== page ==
Elder Horror

Essays on Film’s Frightening Images of Aging

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About the Book

As baby boomers gray, cinematic depictions of aging and the aged are on the rise. In the horror genre, fears of growing old take on fantastic proportions. Elderly characters are portrayed as either eccentric harbingers of doom—the crone who stops at nothing to restore her youth, the ancient ancestor who haunts the living—or as frail victims.
This collection of new essays explores how various filmic portrayals of aging, as an inescapable horror destined to overtake us all, reflect our complex attitudes toward growing old, along with its social, psychological and economic consequences.

About the Author(s)

Cynthia J. Miller, a cultural anthropologist focussing on popular culture and visual media, teaches in the Institute for Liberal Arts at Emerson College in Boston. She is the editor or coeditor of over a dozen scholarly volumes, many of which explore the horror genre.
A. Bowdoin Van Riper is an historian specializing in depictions of science and technology in popular culture. He is the reference librarian at the Martha’s Vineyard Museum, and is the author or editor of a wide range of volumes, ranging from science to science fiction to horror.

Bibliographic Details

Edited by Cynthia J. Miller and A. Bowdoin Van Riper
Format: softcover (7 x 10)
Pages: 255
Bibliographic Info: 48 photos, notes, bibliographies, index
Copyright Date: 2019
pISBN: 978-1-4766-7537-4
eISBN: 978-1-4766-3507-1
Imprint: McFarland

Table of Contents

Acknowledgments vi
Introduction
Cynthia J. Miller and A. Bowdoin Van Riper 1
I. Victims No More
“Ask not what your rest home can do for you”: ­Self-Agency and Public Service in Bubba ­Ho-Tep (Philip L. Simpson) 12
Panic in Detroit: Don’t Breathe and the Fear of Old Cities, Homes and Men (Isaac Rooks) 22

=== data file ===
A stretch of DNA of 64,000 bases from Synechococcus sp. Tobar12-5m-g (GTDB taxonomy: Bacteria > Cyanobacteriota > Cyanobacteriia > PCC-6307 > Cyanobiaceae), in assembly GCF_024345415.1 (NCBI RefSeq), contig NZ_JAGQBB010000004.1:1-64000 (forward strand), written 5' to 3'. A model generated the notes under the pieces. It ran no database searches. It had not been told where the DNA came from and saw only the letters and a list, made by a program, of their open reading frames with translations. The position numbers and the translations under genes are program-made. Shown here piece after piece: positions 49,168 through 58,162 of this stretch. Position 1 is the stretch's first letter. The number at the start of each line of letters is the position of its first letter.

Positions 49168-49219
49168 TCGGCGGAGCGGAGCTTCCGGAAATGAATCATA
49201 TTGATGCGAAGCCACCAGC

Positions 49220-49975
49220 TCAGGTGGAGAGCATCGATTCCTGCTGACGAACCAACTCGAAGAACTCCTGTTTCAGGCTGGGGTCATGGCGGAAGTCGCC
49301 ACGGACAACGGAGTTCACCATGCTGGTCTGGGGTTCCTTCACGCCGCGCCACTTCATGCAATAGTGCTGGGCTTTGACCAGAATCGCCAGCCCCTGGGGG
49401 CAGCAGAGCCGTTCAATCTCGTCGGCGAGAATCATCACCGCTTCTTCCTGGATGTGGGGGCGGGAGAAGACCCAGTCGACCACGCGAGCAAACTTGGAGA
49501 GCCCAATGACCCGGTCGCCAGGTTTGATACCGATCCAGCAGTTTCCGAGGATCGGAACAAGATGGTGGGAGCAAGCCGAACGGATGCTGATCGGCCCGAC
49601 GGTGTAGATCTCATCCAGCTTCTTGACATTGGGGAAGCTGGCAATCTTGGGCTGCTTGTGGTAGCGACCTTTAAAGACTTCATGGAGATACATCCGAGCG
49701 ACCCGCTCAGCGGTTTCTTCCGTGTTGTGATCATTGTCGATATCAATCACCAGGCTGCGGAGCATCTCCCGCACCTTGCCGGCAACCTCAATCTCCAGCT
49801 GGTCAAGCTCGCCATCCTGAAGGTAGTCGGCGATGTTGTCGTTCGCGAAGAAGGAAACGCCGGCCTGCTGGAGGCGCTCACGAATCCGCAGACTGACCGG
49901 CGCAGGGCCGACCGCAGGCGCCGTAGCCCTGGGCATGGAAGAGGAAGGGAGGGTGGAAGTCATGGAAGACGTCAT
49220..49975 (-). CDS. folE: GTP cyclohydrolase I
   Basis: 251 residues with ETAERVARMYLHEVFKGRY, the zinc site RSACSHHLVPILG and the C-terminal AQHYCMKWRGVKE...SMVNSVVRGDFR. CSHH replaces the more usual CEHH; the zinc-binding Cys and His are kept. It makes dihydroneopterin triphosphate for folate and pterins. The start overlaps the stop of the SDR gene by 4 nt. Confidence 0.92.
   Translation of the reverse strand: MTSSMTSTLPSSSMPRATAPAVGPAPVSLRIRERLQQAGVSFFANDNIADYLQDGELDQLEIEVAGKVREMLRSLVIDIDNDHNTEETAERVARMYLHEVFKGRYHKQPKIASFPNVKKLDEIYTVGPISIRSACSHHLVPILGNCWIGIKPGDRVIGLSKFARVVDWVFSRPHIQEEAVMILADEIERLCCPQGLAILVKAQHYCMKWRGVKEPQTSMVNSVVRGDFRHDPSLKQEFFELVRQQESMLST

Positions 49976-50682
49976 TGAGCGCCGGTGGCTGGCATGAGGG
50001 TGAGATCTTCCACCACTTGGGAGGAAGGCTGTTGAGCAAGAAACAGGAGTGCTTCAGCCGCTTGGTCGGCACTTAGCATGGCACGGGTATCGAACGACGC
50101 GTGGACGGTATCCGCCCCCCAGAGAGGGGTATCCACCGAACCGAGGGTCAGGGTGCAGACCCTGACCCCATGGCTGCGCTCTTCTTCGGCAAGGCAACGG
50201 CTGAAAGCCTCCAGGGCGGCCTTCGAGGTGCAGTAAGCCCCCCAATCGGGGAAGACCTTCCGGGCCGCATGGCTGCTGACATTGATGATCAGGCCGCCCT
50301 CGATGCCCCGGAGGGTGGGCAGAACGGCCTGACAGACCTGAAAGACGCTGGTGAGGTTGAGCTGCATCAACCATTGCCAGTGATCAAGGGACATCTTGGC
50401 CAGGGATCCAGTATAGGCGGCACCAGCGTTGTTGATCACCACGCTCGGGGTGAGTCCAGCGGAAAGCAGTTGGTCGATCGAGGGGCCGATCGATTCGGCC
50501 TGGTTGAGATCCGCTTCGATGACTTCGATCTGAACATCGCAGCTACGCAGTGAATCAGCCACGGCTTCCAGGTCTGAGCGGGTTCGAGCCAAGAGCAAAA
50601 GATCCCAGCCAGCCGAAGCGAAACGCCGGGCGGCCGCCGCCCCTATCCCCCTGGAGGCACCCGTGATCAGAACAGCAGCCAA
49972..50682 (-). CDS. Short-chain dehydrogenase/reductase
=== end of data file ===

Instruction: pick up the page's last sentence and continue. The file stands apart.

“It’s the work of a crazy old woman”: Revenge of the Elderly
in The ­Devil-Doll (Martin F. Norden) 32
From Beneficent Elderly to Vile M’others: Familial Relations and Cannibalism in Troma’s Rabid Grannies (1988) (Steve J. Webley) 46
II. Aesthetics of Decay
The Shock of Aging (Women) in Horror Film (Dawn Keetley) 58
“To Grandmother’s house we go”: Documenting the Horror of the Aging Woman in Found Footage Films (Maddi McGillvray) 70
“More like music”: Aging, Abjection and Dementia at the Overlook Hotel (Sue Matheson) 81
The Skeleton Key, the Southern Gothic and the Uncanny Decay
of Teleological History (Jessica Balanzategui) 92
III. Elders as Others/Outsiders
Making the Hard Choices: The Economics of Damnation in Drag Me to Hell (Cynthia J. Miller) 108
“Mirror, mirror on the wall, who is the ugliest of them all?” The Elderly
as “Other” in Countess Dracula (Jennifer Richards) 119
Old and In the Way: Torments of the Aging Male in Psycho II
Hans Staats 129
The Limits of “Sundowning”: M. Night Shyamalan’s The Visit and the Horror of the Aging Body (Stephanie M. Flint) 140
IV. Fighting Back Time
“The powers of time can be altered”: The Ambiguities of Aging
in Bram Stoker’s Dracula (1992) (Thomas Prasch) 152
“You can be young forever”: The Dread of Aging in Tony Scott’s ­Art-Horror
Film The Hunger (James J. Ward) 165
The Brittle Body: The Elderly and Cars in The Brotherhood of Satan (Brian Brems) 179
The Evil Aging Women of American Horror Story (Karen J. Renner) 189
V. What the Old Folks Know
Disturbing the Past: Horror and Historical Memory in Ghost Story (1981) (A. Bowdoin Van Riper) 202
Becoming Dr. Caligari (Robert B. Luehrs) 212
“Some kind of special”: Queering Death Through Elder/Child Relationships in The Haunting in Connecticut 2: Ghosts of Georgia
(Olivia ­Oliver-Hopkins) 222
Flowers in the Attic: The Elderly as Monster (Liam T. Webb) 233
About the Contributors 243
Index 245